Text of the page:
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Fares rise 'could be the final below' taxi firms claim


By Donna MacAllister

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Taxis, Inverness Taxi Alliance
Taxis, Inverness Taxi Alliance

ROSS-shire taxi firms fear they are being pushed to the edge by "yet another" fare increase imposed by Highland Council.

The Highland licensing committee last week agreed new tariffs that will see increases for Christmas and New Year, as well as Easter and May Day.

Representatives of Inverness Taxi Alliance (ITA) argued against the move, with member Duncan Fraser saying it would be "crippling".

However, Sneckie Taxis counter-argued that the basic tariff had not been raised for seven years, so the proposed rise "would make it proportional to the rest of Scotland".

Douglas Hiddleston, owner of Black Isle 24 Hour Taxis, said the increase was "ridiculous".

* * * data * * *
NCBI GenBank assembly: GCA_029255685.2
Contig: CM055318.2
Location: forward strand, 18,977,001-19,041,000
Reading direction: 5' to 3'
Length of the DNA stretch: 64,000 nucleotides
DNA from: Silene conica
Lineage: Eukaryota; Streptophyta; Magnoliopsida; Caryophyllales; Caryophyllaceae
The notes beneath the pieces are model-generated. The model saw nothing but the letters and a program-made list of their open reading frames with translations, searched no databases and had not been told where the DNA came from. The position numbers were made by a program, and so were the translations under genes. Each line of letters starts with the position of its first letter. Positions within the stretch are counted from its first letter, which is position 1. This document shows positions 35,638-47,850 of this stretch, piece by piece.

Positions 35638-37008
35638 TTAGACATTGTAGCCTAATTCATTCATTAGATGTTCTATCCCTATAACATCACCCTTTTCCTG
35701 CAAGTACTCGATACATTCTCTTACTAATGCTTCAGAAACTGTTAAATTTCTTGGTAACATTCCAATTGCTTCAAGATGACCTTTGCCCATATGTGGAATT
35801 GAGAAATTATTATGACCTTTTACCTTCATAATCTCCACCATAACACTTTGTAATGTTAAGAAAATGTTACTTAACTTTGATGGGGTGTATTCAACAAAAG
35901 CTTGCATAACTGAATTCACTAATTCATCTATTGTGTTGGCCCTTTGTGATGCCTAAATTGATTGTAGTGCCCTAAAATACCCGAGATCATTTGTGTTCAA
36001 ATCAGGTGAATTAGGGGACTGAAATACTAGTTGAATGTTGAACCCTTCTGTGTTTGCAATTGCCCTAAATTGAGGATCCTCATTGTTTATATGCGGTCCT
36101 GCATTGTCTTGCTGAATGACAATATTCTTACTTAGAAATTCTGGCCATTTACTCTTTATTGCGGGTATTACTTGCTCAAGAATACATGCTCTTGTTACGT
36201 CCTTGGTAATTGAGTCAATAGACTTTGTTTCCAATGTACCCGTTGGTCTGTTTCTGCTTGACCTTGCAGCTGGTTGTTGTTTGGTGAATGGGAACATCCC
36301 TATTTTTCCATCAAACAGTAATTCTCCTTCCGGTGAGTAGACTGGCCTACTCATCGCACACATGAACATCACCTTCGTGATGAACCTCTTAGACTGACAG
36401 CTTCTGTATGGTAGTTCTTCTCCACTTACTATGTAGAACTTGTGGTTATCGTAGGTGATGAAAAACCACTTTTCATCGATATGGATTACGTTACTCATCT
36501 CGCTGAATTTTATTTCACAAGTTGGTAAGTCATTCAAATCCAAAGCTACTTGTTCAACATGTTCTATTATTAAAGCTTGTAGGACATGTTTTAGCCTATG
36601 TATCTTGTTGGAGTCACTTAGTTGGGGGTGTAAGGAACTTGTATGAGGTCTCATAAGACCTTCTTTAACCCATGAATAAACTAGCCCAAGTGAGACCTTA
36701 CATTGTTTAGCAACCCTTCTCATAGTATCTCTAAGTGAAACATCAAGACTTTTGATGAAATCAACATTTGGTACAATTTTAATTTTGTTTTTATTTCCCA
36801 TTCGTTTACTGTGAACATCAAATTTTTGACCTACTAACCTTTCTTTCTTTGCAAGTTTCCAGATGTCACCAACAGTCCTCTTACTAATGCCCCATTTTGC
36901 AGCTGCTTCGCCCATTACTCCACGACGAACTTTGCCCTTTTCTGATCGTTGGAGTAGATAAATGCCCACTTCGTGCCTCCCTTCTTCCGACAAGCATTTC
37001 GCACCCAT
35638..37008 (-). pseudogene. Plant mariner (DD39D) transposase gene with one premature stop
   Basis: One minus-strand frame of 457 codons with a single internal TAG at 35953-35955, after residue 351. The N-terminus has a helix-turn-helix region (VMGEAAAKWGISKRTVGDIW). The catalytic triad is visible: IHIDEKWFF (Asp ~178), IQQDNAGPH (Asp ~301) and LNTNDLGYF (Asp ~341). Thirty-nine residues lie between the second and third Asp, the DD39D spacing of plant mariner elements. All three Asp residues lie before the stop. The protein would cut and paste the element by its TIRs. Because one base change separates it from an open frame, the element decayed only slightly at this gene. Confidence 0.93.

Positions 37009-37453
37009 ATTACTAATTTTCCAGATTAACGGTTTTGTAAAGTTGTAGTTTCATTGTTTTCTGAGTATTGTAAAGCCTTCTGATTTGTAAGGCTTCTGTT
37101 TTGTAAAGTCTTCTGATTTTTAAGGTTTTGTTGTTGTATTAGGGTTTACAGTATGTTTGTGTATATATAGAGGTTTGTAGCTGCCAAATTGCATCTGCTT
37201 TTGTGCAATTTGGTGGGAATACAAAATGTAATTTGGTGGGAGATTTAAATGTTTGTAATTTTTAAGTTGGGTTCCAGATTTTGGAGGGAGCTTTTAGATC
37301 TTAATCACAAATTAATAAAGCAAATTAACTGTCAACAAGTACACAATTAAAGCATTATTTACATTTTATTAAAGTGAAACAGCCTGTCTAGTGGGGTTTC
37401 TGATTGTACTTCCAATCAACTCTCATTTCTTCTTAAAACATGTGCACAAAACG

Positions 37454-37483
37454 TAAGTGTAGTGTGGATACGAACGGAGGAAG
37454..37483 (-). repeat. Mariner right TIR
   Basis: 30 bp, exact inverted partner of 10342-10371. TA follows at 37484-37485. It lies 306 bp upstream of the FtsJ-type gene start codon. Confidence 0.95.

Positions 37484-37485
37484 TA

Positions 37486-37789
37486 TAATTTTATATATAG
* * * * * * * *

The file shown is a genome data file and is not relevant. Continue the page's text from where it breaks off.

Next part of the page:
"They’re killing the taxi trade," he said. "It’s already on its knees and this could be the final blow.

"All these fare increases are just encouraging people with unlicensed taxis and their ‘Facebook lifts schemes’ to get stronger and carry on competing with the trade."

Louise Carle, manager of Dingwall’s long-established C&E Taxis, echoed the concern, saying customers would not put up with it.

Ms Carle said: "I really don’t think our passengers are going to be OK with this.

"The customer is already paying quite an extortionate amount of money – more than they used to."

She added: "Over on this side of the bridge we have a lot of small jobs and we have a lot of older people.

"We really think the taxis are expensive enough."

Prior to last week’s licensing committee decision, the ITA and Sneckie Taxis clashed horns over the proposed increases.

Opposing what he considered "crippling" increases, Mr Fraser, of the 150-member ITA, accused Sneckie Taxis’ of supporting tariff rises to suit "their own business concept," which, he claimed, was "a small part of the trade throughout the Highlands".

Sneckie Taxis’ employs drivers as staff while ITA drivers are hired on a provisional basis.

Mr Fraser argued that if tariffs went up those from the outlying areas would be hardest hit".

Sneckie Taxis’ managing director Raymond Munro told councillors he was simply requesting "a reasonable return to cover the costs that we have operating this business".

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